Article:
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Full text of "Poland Russia and Great Britain 1941-1945"

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imperialists would be fulfilled and Constantinople . . . ' Tsars' city'
... as it was termed in Russia., would be £ liberated 9 after almost
five hundred years of * occupation '. Lenin and the Communist Party
had condemned the imperialist designs of " the partition of Turkey ",
and the dream of " seizing Constantinople/' and Lenin had also strongly
condemned the cc Tsarist Government's plan to seize Galicia, part o
Austria and Hungary."*'  Eastern Galicia, however, had not been c seized *
but already e liberated J by the Red Army, therefore, the c liberation *
of the Turkish Straits would have presented no great moral difficulty.
A fore-warned Turkey who had hitherto so stubbornly resisted entering
the war, now., " on the advice of the British Government " and in order to
have the " right to take part in the Peace Conference " declared war on
The sword of Damocles was suspended over that conference table
at Yalta. The opportunity for blackmail which rested in the hands of
Stalin was immense. The Big Two possessed far too westernised an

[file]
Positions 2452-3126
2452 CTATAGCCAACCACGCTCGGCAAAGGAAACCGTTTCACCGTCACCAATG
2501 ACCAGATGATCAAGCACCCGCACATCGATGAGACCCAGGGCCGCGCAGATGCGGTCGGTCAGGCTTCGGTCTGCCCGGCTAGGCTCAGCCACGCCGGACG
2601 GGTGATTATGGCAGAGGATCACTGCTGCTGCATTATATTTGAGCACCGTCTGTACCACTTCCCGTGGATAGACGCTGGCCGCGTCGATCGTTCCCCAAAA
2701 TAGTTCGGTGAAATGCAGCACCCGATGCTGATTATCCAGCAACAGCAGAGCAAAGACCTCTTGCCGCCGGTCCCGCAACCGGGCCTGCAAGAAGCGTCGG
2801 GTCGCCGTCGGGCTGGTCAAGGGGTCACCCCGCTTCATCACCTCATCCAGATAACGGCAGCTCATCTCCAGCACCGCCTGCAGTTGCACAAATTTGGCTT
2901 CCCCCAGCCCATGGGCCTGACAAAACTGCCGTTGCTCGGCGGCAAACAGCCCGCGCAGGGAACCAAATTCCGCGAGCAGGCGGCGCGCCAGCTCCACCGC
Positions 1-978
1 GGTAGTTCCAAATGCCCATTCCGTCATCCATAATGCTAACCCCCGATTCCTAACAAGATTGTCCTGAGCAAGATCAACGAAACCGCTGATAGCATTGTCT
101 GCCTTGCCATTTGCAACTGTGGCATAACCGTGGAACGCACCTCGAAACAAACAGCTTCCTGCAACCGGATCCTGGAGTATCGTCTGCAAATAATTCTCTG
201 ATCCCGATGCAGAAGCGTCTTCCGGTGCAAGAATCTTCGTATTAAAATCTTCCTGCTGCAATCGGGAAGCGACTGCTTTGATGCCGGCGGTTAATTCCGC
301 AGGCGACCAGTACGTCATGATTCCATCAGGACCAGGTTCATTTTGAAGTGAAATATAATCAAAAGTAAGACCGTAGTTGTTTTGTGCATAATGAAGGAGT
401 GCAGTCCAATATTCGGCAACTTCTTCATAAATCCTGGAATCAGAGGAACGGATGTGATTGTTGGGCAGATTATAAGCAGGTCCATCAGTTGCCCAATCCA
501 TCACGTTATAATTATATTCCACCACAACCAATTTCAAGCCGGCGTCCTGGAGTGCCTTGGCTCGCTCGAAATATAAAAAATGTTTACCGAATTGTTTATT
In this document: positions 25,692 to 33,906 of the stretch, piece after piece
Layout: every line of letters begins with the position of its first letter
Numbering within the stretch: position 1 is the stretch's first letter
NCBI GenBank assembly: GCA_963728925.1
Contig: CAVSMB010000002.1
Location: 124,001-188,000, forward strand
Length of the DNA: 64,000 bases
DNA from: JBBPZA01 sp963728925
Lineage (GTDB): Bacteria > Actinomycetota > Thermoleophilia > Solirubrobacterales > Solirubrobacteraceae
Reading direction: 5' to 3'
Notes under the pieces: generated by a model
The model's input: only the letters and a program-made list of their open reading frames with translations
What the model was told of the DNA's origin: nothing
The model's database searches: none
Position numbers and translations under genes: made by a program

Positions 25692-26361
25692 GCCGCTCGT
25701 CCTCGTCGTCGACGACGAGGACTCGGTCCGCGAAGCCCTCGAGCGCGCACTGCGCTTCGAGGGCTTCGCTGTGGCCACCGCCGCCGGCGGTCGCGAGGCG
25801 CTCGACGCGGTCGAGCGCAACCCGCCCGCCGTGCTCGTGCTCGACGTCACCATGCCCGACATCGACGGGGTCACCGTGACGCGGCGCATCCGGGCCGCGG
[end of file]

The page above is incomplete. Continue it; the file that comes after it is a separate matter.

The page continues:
outlook to deal with this Georgian professional revolutionary. And did
they in truth believe in their arguments, in their ability to outmatch this
partner whose every action was dictated by an entirely different set of
rules to those of Harrow and Harvard ? "kli they came with the expectation
of partaking in a debate tHen they were again to be disappointed, for a
debate meant an opportunity to strike a bargain., but Stalin met them only
on the day when he considered his position strong enough to dictate
terms. The Western partners, who should have known what to expect
after their experience at Teheran, were again taken by surprise. It was
on the cards that they could have disagreed with Comrade Stalin and gone
back by the waiting planes, but in such an event they would no doubt,
while still on their journey, have listened, not so much to the engine
beating out Churchill's unhappy witticism of 1938, " If at first you don't
concede y fly^ fly, jvy again" but to communiques announcing the series
of moves which would result in a total disinttegation of their work during
the past years of bloody struggle. The withdrawal of the Soviet Union
from the war at this stage looked most advantageous to Stalin. The
change of camp still more so. . . , He could then have secured for himself
all those countries of the Middle Zone, including perhaps East Prussia
which he was to occupy and those countries which the Red Army would
be able to occupy at the expense of the British—Greece, Turkey, Southern
Persia, the oil-fields of Irak and India. While the Anglo-American
forces were still engaged on the battle-fronts of the Rhineland and Holland,
and in the Pacific, the Russian Army, partially released from the German
front would have been able within the space of a few weeks or months,
* Quoting the History of the Communist Party, English Edition, Moscow, 1942>
p. 16; and Lenin's The Letters from Afar, Letter No. 4.